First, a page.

BACKGROUND AND PURPOSE: The introduction of liquid embolic agents has revolutionized endovascular approach to cranial vascular malformations. The aim of the study was to retrospectively assess the efficacy and safety of Precipitating Hydrophobic Injectable Liquid (PHIL), a new nonadhesive liquid embolic agent, in the treatment of patients with cranial dural arteriovenous fistulas. The primary end point was the rate of complete occlusion of dural arteriovenous fistulas. Secondary end points included the incidence of adverse events and clinical status at 3-month follow-up.
MATERIALS AND METHODS: This was a retrospective multicenter study. Twenty-six consecutive patients with dural arteriovenous fistulas (de novo or previously treated) treated by injection of PHIL only or with PHIL in combination with other embolization products (such as Onyx or detachable coils) were included in the study. Recruitment started in August 2014 and ended in September 2015.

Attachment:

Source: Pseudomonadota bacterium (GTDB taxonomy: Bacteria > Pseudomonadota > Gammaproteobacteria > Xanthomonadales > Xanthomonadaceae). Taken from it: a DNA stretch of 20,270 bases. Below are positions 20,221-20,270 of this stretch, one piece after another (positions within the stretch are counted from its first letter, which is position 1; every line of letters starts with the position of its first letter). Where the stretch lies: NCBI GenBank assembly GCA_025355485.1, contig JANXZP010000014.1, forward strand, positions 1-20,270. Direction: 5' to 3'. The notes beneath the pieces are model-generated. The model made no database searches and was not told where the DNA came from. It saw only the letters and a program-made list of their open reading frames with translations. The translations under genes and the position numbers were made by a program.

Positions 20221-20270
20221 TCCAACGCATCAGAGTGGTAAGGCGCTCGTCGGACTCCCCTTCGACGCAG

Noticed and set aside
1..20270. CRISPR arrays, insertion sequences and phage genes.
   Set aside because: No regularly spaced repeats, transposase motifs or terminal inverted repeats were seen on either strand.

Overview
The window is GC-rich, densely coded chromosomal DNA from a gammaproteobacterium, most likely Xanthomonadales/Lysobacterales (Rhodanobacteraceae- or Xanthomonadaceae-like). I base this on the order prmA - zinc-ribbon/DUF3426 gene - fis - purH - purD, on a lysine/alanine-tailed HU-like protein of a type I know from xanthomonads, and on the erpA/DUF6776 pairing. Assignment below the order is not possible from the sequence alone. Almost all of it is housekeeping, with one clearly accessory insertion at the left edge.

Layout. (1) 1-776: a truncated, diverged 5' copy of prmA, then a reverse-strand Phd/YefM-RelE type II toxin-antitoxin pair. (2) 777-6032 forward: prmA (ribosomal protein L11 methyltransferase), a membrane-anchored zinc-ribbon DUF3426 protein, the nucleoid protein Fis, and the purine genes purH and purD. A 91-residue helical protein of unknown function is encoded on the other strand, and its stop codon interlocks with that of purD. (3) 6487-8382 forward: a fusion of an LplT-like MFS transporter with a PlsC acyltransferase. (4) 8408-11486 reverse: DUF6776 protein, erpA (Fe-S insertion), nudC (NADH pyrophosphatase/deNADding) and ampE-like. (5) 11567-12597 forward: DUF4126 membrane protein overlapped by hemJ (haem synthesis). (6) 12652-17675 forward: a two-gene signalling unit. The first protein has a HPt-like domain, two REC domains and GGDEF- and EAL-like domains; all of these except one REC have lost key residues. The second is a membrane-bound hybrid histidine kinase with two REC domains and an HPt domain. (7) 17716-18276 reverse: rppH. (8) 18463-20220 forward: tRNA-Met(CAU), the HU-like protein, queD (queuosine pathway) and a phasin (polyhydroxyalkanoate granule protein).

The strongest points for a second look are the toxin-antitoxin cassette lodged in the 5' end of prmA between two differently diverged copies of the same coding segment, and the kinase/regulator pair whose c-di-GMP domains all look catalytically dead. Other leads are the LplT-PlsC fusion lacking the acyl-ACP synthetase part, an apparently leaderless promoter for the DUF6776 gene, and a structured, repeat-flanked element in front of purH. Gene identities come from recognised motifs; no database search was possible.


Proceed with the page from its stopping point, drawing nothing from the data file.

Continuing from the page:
RESULTS: Twenty-two (85%) patients were treated with PHIL only, with 3 patients treated with both PHIL and Onyx, and 1, with both PHIL and coils. Immediate complete angiographic occlusion was achieved in 20 (77%) patients. Of the 6 patients with residual fistulas, 3 were retreated with PHIL and 1 achieved angiographic cure. An adverse event was seen in 1 patient who developed worsening of preexisting ataxia due to acute thrombosis of the draining vein.
CONCLUSIONS: PHIL appears to be safe and effective for endovascular treatment of cranial dural arteriovenous fistulas. Short-term angiographic and clinical results are comparable with those of Onyx, with the added advantage of easier preparation and improved homogeneous cast visualization. The use of iodine as a radio-opacifier also produces considerably less artifacts on CT compared with tantalum-based embolic materials.